Iteration: I would have the students attempt to make simple machines on Tinkercad. They won’t know exactly what they are doing yet, but this would let me see their thinking process and see how they are transferring their thoughts onto the program.

Sharing: After all of their 3D objects are done, they are going to present their simple machines to the rest of the class. They will most likely see how much they have in common, while also learning things from other students who had a more detailed design.

Autonomy: The students will attempt to make a more specific simple machine and explain how they could use it in their day to day activity. For example, if they made a basic screw, they could then make a top that screws on to a jar and explain how they could put cookies in it and sit it on their kitchen counter.

Da’Zha Hairston – Week 3 Blog Post

Economics (1.7): The student will explain the difference between goods and services and describe how people are consumers and producers of goods and services.

Content Knowledge: Define goods and services, show connections to real life (example: if you mow the lawn, then you will get $15), show the reverse relationships (good –> service, and service –> good.

Misconceptions: understanding that you do not benefit from all tangible items, and not all goods are desired by everyone (just because it is considered a good, doesn’t mean that everyone wants it).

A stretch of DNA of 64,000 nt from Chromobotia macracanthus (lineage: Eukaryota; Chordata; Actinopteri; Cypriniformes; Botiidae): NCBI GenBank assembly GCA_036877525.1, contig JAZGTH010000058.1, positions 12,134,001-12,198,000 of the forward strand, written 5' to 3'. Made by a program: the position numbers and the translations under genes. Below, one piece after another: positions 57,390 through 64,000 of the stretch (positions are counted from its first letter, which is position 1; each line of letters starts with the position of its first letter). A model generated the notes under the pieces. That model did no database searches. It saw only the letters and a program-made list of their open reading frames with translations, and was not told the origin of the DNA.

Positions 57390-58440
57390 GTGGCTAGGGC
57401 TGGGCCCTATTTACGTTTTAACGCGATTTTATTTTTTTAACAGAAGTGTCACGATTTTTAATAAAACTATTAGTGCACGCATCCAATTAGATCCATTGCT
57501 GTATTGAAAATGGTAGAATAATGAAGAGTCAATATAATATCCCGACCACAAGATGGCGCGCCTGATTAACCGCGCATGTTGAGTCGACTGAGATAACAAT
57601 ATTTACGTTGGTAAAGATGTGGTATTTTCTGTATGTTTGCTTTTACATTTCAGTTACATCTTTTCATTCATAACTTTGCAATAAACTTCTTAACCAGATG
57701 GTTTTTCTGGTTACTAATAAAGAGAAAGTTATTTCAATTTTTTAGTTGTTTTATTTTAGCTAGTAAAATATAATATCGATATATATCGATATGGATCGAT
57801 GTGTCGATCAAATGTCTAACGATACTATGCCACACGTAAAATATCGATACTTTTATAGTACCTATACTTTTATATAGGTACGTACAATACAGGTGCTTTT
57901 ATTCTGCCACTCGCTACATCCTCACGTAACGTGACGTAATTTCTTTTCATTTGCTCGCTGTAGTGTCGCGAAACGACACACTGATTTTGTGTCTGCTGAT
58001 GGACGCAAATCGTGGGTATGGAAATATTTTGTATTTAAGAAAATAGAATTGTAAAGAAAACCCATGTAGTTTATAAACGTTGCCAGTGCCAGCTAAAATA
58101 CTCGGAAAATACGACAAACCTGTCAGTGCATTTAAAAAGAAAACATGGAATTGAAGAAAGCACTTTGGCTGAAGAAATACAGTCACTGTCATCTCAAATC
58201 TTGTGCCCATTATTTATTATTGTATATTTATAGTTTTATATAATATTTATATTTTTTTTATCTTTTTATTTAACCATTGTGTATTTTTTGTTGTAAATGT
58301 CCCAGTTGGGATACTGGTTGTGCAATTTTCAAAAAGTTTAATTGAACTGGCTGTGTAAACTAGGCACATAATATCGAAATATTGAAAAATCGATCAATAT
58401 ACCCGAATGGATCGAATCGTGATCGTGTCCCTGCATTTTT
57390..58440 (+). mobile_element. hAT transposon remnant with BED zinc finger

Technology: A chart showing connections (good to good, service to service, good to service, and service to good), or we could make a little store at the school and have each of the students start with some type of “money”, they can trade that money in for a good (pencil, pen, ruler, etc), and this will begin a trade process.

Pedagogy: Breaking students into groups to create their own store, show the exchange between the goods and services, and having students quantify their service for other goods.

PCK:  C: “I want to teach goods and services and how they’re used for exchanging other goods and services. P: “Group students to provide a service for other goods”

TCK: C: “I want to teach goods and services and how they’re used for exchanging other goods and services. T: “You could use fake money, pencils, pens, and charts to show the relationship”

TPK: T: You could use fake money, pencils, pens, and charts to show the relationship”  P: “Group students to provide a service for other goods”

TPACK: I want to teach students about goods and services, so I would put the students into groups, and have them use fake money to buy goods and services.


Activity worksheet


Activity worksheet


Da’Zha Hairston – Week 2 Blog Post

SOL Chosen: (3.12) The student will identify equivalent periods of time, including relationships among days, months, and years, as well as minutes and hours.

Technology: Things that we could use to show the relationships between different time periods are clocks, calendars, the hands on the clocks, watches, timers, pens and pencils, paint, or even a white board and markers.